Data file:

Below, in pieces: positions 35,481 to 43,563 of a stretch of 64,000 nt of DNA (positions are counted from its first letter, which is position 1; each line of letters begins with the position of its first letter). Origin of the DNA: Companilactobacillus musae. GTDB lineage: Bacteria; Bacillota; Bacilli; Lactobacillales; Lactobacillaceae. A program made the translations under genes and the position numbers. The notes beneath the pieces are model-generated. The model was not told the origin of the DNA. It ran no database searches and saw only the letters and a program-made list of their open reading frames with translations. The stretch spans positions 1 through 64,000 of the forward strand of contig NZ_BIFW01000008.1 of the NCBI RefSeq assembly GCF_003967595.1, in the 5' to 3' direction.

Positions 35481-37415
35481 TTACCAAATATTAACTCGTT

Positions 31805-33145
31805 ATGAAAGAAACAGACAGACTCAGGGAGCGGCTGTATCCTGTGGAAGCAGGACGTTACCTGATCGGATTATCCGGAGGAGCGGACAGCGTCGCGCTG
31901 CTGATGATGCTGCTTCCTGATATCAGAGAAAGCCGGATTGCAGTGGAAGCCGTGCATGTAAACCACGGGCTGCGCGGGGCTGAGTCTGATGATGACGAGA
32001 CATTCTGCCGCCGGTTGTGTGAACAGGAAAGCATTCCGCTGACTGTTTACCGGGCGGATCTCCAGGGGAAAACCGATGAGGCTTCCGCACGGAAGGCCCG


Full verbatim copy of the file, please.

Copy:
Below, in pieces: positions 35,481 to 43,563 of a stretch of 64,000 nt of DNA (positions are counted from its first letter, which is position 1; each line of letters begins with the position of its first letter). Origin of the DNA: Companilactobacillus musae. GTDB lineage: Bacteria; Bacillota; Bacilli; Lactobacillales; Lactobacillaceae. A program made the translations under genes and the position numbers. The notes beneath the pieces are model-generated. The model was not told the origin of the DNA. It ran no database searches and saw only the letters and a program-made list of their open reading frames with translations. The stretch spans positions 1 through 64,000 of the forward strand of contig NZ_BIFW01000008.1 of the NCBI RefSeq assembly GCF_003967595.1, in the 5' to 3' direction.

Positions 35481-37415
35481 TTACCAAATATTAACTCGTT

Positions 31805-33145
31805 ATGAAAGAAACAGACAGACTCAGGGAGCGGCTGTATCCTGTGGAAGCAGGACGTTACCTGATCGGATTATCCGGAGGAGCGGACAGCGTCGCGCTG
31901 CTGATGATGCTGCTTCCTGATATCAGAGAAAGCCGGATTGCAGTGGAAGCCGTGCATGTAAACCACGGGCTGCGCGGGGCTGAGTCTGATGATGACGAGA
32001 CATTCTGCCGCCGGTTGTGTGAACAGGAAAGCATTCCGCTGACTGTTTACCGGGCGGATCTCCAGGGGAAAACCGATGAGGCTTCCGCACGGAAGGCCCG